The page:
In the latest signal of a faltering oil market, energy analytics and intelligence firm Enverus said Wednesday it was lowering its outlook for crude oil prices in the face of a looming recession and signs of demand destruction. In an email, the firm said it was reducing its outlook for the international Brent price to drop below $100 by the end of 2022.
“Until July we have argued that Brent pricing was well supported at $100/bbl. However, the downside risks are becoming more prominent, and we now expect some sort of European recession by the end of the year. This will loosen balances by 1-2 MMbbl/d as weaker global demand emerges. We expect Brent to drift to the mid-$80s/low-$90s by year-end,” said Bill Farren-Price, one of the report’s authors and a director at Enverus Intelligence Research.
Farren-Price also noted recent strength in U.S. natural gas prices, and forecasts that prices to drop significantly in the months ahead. “The NYMEX summer strip traded at a wide range from ~$5.50-8.00/MMBtu in July. For summer 2022 and winter 2022-2023, our supply estimates are based on guidance that has zero elasticity. However, next summer we expect supply growth to push prices downwards to around $4.50/MMBtu. As for demand, industrial activity and power generation are showing no signs of slowing,” he said.
The following day, Enverus released its weekly summary for its daily U.S. rig count, reporting that the count of active drilling rigs dropped by 10 week-over-week, to stand at 825. This latest announcement continues a trend that has seen the Enverus count drop by 22 active rigs since reaching a recent peak of 847 on July 17. However, the firm noted that the count is up by 47% year-over-year, and that the average daily count of 829 for July was 15 more than the average for June.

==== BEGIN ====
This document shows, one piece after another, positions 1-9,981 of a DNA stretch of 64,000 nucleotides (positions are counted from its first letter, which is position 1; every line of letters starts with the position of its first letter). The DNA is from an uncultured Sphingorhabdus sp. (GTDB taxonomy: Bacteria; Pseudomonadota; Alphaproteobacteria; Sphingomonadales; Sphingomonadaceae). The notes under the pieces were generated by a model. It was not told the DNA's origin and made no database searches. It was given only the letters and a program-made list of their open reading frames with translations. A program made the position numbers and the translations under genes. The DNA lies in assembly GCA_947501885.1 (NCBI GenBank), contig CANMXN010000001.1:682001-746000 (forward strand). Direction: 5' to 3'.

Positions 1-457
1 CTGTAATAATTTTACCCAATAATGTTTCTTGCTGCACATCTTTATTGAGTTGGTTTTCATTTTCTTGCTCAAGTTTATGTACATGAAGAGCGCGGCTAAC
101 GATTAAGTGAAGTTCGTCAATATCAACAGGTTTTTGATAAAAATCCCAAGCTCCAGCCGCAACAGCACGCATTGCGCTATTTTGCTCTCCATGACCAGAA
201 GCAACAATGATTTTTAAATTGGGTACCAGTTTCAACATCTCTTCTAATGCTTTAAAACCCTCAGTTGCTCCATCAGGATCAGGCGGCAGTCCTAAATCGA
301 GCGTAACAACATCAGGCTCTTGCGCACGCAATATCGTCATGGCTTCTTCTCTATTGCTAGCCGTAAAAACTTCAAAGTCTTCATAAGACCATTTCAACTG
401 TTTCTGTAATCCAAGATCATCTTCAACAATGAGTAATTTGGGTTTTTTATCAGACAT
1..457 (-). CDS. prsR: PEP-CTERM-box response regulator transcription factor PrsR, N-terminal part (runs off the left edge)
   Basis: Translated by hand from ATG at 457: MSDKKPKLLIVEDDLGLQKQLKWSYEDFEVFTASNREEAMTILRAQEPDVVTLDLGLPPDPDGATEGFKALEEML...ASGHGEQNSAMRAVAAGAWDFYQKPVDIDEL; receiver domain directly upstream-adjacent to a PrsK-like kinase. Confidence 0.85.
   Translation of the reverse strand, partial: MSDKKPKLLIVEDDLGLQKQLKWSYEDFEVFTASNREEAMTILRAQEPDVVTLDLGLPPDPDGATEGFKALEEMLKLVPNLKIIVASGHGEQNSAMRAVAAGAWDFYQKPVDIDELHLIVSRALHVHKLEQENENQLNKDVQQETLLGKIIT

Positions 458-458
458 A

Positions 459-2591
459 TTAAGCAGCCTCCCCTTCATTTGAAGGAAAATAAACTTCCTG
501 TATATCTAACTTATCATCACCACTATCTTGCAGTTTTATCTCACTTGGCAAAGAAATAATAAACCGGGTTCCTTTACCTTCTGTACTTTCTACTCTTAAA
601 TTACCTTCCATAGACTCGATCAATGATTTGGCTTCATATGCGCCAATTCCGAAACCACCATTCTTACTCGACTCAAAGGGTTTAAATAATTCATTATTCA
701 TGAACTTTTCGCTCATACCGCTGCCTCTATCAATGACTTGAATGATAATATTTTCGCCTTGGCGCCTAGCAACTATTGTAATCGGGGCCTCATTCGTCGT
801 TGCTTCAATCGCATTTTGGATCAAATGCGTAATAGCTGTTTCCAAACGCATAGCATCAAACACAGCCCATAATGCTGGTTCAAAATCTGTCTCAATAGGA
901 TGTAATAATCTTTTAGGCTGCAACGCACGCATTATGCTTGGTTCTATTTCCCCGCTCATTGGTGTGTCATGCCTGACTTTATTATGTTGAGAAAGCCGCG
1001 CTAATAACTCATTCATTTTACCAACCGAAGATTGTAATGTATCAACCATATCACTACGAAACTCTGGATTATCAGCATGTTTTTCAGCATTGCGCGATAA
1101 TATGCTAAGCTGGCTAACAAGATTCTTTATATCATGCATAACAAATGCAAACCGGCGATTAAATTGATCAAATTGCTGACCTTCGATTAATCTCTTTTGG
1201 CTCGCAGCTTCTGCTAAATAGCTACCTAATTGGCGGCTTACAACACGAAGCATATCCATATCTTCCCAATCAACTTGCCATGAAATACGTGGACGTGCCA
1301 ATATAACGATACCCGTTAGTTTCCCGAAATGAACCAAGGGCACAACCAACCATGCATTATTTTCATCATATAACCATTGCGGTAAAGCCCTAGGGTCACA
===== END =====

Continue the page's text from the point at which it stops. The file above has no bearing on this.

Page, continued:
The Enverus data points arrive as large oil and gas corporations are in the midst of announcing record earnings for the second quarter of the year. Last week, both ExxonMobil
announced big quarterly earnings and emphasized programs to return capital to investors. They have been joined this week by fellow major BP, along with big shale producers like Pioneer Natural Resource, Devon Energy and Diamondback Energy.
Those earnings announcements drew condemnation from UN secretary General Antonio Guterres, who criticized the oil companies for what he called “grotesque greed” and urged governments to implement new taxes on them. “It is immoral for oil and gas companies to be making record profits from this energy crisis on the backs of the poorest people and communities, at a massive cost to the climate,” he said. “I urge all governments to tax these excessive profits, and use the funds to support the most vulnerable people through these difficult times.”
Interestingly, Mr. Guterres has not also condemned Big Tech firms like Apple
and Microsoft, or Big Pharma firms like Pfizer, who have also announced massive profits in recent quarters, or urged his member nations to invoke new taxes in their direction. Nor has he chosen to direct any similar criticisms at the wind and solar industries, which profit massively from billions in government subsidies and tax abatements in the U.S. and other western countries. It seems that, in the secretary general’s ideological view, only oil companies are capable of making profits at “immoral” levels, even if those levels pale in comparison to those in other industries.
Immoral or not, these projections by Enverus indicate those 2nd quarter profit levels will likely decline along with oil and natural gas prices in the calendar quarters to come.